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How to Travel When You Don't Speak the Language

If you are traveling somewhere that doesn't speak your native language, it can be difficult to communicate your basic needs to local residents. If English is your first language, you will find many countries have good accommodations. Many Spanish speaking countries in North and South America will have English translations and locals with basic English skills. Other countries (South Korea is an example) speak almost no English. Below are some tips to navigate your travel.



 
  1. Learn some basic phrases in the destination language

When you are planning to travel somewhere that doesn't speak English, learning some basic vocabulary can help immensely. It is also considered a sign of respect in many areas when you are a tourist. Here are some good items to start with:

  • Hello

  • Goodbye

  • Thank you

  • Yes

  • No

  • Bathroom

  • Airport

  • Hotel

There are plenty of resources online that can help you quickly learn these. It will surprise you how much easier communication will be with a basic vocabulary.



 

2. Find a good translation app and have it ready


Holding a conversation with someone who speaks a different language has become much easier with the advancement of translation technology. You can now speak into your phone and it will repeat the translation instantly. We highly recommend Google Translate, which is free.



Tips for using Google Translate:

  1. Download the language you need while on WiFi. This will allow you to translate without service and save you data charges.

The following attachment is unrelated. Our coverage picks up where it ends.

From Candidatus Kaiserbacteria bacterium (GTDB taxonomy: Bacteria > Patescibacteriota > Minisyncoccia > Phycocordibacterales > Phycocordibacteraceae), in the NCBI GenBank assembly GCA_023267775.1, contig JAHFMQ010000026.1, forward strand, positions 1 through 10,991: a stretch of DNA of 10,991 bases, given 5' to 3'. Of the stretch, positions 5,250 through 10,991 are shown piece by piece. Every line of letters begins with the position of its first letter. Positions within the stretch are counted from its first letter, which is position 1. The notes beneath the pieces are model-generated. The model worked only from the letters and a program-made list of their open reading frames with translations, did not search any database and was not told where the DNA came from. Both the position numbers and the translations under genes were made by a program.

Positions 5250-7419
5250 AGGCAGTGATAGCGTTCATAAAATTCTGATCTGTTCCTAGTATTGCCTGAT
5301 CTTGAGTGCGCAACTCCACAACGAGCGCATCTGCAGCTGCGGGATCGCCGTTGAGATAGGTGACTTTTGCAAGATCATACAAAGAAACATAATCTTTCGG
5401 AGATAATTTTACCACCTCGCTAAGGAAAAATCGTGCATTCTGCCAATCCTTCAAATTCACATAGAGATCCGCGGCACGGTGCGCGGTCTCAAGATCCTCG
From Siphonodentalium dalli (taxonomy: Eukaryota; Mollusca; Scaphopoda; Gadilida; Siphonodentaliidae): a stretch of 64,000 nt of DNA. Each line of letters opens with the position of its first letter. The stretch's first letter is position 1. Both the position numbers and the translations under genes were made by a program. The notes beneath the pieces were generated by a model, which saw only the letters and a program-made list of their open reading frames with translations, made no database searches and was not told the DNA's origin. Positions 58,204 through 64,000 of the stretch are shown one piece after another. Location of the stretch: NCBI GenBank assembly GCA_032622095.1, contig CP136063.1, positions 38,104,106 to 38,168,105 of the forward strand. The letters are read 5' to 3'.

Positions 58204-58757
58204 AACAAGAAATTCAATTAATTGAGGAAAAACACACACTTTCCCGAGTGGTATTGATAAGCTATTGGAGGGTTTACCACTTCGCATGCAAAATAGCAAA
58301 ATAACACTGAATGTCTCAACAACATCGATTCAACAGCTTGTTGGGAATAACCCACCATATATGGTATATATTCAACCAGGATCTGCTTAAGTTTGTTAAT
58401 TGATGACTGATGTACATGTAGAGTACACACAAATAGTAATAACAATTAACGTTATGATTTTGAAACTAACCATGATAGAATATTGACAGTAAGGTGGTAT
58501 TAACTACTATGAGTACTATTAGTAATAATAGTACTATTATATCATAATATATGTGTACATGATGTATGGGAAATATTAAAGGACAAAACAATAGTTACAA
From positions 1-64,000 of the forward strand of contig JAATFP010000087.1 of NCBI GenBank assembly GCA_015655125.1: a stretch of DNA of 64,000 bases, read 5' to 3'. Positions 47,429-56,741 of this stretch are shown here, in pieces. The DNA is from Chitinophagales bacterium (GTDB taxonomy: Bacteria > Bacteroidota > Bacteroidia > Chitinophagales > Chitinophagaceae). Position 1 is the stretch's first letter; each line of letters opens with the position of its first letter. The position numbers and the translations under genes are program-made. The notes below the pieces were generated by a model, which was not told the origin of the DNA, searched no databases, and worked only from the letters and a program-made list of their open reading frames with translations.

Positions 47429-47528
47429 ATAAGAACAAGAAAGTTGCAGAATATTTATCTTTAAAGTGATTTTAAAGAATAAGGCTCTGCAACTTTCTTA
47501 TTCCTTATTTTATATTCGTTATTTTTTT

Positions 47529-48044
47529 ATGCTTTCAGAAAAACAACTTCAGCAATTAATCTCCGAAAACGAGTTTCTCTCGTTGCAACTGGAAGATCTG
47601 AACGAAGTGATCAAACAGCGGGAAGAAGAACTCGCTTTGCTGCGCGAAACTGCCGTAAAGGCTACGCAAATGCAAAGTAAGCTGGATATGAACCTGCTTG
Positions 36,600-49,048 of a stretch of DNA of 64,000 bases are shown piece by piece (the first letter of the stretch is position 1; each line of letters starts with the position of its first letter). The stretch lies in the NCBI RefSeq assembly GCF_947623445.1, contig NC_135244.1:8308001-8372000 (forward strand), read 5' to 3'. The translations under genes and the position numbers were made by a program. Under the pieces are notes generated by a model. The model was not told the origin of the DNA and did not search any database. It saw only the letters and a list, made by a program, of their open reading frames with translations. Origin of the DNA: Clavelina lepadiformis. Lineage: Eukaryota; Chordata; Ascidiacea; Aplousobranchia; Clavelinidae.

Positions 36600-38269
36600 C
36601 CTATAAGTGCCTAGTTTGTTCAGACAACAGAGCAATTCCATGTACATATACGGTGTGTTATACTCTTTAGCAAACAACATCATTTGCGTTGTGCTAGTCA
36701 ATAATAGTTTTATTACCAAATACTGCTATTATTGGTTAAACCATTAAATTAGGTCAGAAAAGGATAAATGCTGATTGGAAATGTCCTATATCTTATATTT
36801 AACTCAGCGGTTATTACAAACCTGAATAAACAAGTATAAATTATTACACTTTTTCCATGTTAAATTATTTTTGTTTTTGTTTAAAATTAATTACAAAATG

2. Don't forget your camera. You can take pictures of text, and it will translate for you.

  3. Use real-time translation. You can speak into the app, and a voice will translate it in the correct language. This helps ensure the correct pronunciation and accent.


 

3. Be patient


While you attempt to have a conversation with someone who speaks a different language, you will hope they are patient with you. This goes both ways. You need to do your best to be respectful of the other person in the conversation. A few things to remember:

  1. Even if you say the right words, you might be pronouncing them wrong. This will make it challenging to understand for a native speaker.

  2. Translation apps aren't perfect. You might encounter a situation where the wrong translation is generated. Be patient and try again.

  3. Not everyone will be as patient with you. If you are waiting in line to buy tickets somewhere, look for someone already helping someone who speaks your language.


 

We hope these tips give you a start in navigating travel to other countries with different languages. The most important thing to remember is to enjoy the adventure! One of the best parts of travel is getting out of your comfort zone and experiencing another culture.







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